Is it time to organize your kitchen cabinets? It can be a big job, so don’t try to do it all at once. Take your organizing one kitchen cabinet at a time, committing an hour a day or a weekend to the task.
Start with something easy, like your everyday dishes. Follow these basic steps, which you can then apply to all your kitchen cabinets and drawers.
1. Gather some tools. Have cleaning supplies and a box for donations ready. Gather bubble wrap or newspaper for wrapping up any breakables you’ll be donating.
2. Assess your cabinet. Check out the way everything is organized (or not) right now. Is it easy to grab the dishes you need? Do random items wind up stashed in here and get in the way? If so, vow to find a better home for them.
Is it easy to put all your dishes away from the dishwasher? If not, you may want to move your dishes to a cabinet that’s within easy reach when you’re unloading.
3. Clean. Take everything out of the cabinet. Scrub down the shelves with soap and water. If you’re a shelf liner person, rip the old paper out, then scrub the inside of the cabinet, then replace the liner. A wide range of cool patterns is available.
4. Edit. Determine what you use and what you don’t. Put everything you don’t need or love into the donations box.
5. Check your shelf heights. Assess the height of the shelves in your dish cabinet and how they affect how you can organize things. Are you storing tall items too high because that’s the only shelf that will accommodate their height? Find an arrangement that’s easy for you to use and maintain, then adjust your shelves accordingly.
7. Load. Put all your keepers back in, saving the dishes you grab first for the most accessible places.
8. Consider a touch of whimsy. I have white everyday china, and people tend to give me fun sets of salt and pepper shakers. When I open up my everyday china cabinet, there’s a pair of chartreuse kissing fish in front of my cereal bowls that makes me smile every time. A small, lovely blue-and-white vase my sister-in-law gave me sits in front of my wooden salad bowls.
9. Feel proud. Take a step back and admire your work. Show it off to others — you deserve praise for your effort, and it will motivate you to keep going.
10. Repeat. As you tackle the rest of your kitchen cabinets and drawers, follow these same steps.
If you have a cabinet within easy reach of the dishwasher and the fridge, that’s the one you want for glassware — easy to grab a glass for a fresh beverage, easy to put it away. If there isn’t a cabinet within easy reach of both, choose whichever is more convenient for you. Organize your glasses by use and color, and if they have patterns on them, line them up and face them out neatly.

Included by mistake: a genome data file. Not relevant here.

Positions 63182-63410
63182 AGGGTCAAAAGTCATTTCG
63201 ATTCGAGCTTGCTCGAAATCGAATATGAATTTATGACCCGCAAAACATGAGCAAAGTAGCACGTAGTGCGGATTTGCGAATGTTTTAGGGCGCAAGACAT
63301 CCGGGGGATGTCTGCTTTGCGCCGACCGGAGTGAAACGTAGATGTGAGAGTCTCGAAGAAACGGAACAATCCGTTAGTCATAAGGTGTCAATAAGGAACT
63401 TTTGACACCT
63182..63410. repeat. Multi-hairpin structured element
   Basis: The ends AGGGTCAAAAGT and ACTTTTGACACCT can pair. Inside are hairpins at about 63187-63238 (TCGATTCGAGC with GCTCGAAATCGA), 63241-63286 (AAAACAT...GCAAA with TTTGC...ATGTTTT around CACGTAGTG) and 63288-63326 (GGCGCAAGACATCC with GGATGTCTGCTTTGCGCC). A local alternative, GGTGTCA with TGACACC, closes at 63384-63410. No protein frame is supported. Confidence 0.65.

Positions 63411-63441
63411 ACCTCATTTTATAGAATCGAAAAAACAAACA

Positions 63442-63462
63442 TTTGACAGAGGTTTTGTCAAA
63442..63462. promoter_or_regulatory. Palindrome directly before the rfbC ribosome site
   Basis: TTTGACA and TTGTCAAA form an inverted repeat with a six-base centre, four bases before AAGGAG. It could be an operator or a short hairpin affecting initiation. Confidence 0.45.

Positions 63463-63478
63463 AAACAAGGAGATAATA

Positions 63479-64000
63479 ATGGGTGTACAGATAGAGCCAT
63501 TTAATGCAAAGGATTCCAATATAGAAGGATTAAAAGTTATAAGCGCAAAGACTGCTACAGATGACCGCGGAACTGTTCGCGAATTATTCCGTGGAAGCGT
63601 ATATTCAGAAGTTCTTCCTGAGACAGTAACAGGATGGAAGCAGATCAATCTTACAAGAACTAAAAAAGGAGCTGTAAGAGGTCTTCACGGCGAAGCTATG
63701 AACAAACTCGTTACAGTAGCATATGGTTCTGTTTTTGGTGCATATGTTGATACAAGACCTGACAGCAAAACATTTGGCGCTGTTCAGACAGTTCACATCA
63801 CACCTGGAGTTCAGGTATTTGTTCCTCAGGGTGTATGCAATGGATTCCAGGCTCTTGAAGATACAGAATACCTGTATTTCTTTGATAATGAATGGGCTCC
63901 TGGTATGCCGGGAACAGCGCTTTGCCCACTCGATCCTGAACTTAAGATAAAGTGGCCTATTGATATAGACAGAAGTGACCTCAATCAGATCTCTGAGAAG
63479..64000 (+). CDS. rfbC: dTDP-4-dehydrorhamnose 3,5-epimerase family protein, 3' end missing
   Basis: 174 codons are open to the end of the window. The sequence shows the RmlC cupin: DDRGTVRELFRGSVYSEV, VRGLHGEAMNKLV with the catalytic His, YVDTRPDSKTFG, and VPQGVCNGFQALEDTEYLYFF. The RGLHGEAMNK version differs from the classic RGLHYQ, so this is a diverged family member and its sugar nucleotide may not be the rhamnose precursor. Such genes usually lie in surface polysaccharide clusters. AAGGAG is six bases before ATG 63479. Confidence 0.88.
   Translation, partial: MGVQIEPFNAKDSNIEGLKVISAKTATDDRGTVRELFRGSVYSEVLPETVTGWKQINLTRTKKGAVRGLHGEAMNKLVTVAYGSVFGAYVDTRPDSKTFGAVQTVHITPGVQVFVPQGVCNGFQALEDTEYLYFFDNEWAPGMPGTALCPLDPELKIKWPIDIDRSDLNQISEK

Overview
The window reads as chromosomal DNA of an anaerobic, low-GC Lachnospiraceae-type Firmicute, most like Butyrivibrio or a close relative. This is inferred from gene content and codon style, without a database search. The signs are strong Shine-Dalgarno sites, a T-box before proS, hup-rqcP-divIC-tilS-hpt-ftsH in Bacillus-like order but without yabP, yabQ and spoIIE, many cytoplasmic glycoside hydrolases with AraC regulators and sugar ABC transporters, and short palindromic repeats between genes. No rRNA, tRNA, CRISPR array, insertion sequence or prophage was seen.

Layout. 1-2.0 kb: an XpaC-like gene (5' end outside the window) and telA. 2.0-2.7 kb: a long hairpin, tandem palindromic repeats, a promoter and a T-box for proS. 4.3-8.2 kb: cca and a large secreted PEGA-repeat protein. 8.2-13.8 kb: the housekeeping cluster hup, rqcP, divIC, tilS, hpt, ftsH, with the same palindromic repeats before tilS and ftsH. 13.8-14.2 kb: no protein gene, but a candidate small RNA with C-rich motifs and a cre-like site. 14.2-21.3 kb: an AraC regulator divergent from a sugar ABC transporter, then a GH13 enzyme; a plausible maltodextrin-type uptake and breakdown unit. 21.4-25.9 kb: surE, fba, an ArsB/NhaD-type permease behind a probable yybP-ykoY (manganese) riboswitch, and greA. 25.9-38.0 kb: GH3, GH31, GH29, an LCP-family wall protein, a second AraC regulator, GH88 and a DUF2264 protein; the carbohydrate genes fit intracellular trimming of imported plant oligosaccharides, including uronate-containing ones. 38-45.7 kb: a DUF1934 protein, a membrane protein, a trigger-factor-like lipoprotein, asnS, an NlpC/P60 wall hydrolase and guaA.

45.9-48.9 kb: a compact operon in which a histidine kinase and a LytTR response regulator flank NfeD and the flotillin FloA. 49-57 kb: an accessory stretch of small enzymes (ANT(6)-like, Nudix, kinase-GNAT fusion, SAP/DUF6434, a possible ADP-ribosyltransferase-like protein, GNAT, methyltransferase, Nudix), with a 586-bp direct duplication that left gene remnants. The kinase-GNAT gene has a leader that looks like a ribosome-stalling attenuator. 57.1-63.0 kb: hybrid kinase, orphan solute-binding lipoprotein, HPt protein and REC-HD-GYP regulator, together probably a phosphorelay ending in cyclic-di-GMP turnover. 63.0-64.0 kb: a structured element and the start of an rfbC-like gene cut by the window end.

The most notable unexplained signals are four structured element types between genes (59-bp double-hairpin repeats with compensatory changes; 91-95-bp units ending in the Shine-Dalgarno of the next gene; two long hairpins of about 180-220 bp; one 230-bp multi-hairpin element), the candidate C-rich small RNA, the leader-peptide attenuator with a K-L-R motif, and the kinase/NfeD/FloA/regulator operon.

Basically, unless you throw dinner parties all the time, “the good” means “the rarely used.” It’s that family heirloom set or beautiful china and crystal you may have received as a wedding gift and use only on special occasions. If that’s the case, it’s not so important to store these dishes close to the dishwasher. You can follow the steps you did to organize the everyday stuff.
If you do have glass cabinets or a special china cabinet, by all means put your beautiful dishes on display. You can prioritize arrangement over ease of grabbing things — after all, being able to admire these favorite pieces is important. Give them more space if you wish, whether you want to enjoy your plates on plate stands or your teacups and saucers lined up in a row.
You may want to set up a separate barware cabinet close to where you serve wine, beer and cocktails, whether that’s a counter space, buffet or bar cart.
Use the skills you honed setting up your everyday glassware storage. Other items to include: bottle openers; cocktail napkins; wine tags; toothpicks; swizzle sticks; ramekins for olives, lemons, limes and cherries; cocktail umbrellas; and any other bar supplies you like to have around.
You may also want to create a designated wine and liquor cabinet (if you have kids, this may be way up high over the fridge or in a locked cabinet). Start planning a get-together as you do this so you’ll have a chance to share and enjoy your fabulous new arrangement.
Like your good dishes, these items are worthy of display. If you don’t have a visually open spot for them, dedicate a shelf or an entire cabinet. When you come home with a bundle of blossoms from the grocery store or freshly cut flowers from the garden, it’s nice to make the kitchen sink and adjacent counter your own little floral studio.
It’s also nice to open a cabinet and find a choice of nicely organized favorite vessels for your handmade bouquets. Other items to include are frogs, chicken wire, clippers, scissors and twine. Put these all together in a large, square vase. If your vase cabinet has doors, you can use a simple shoebox to hold your bouquet-making tools.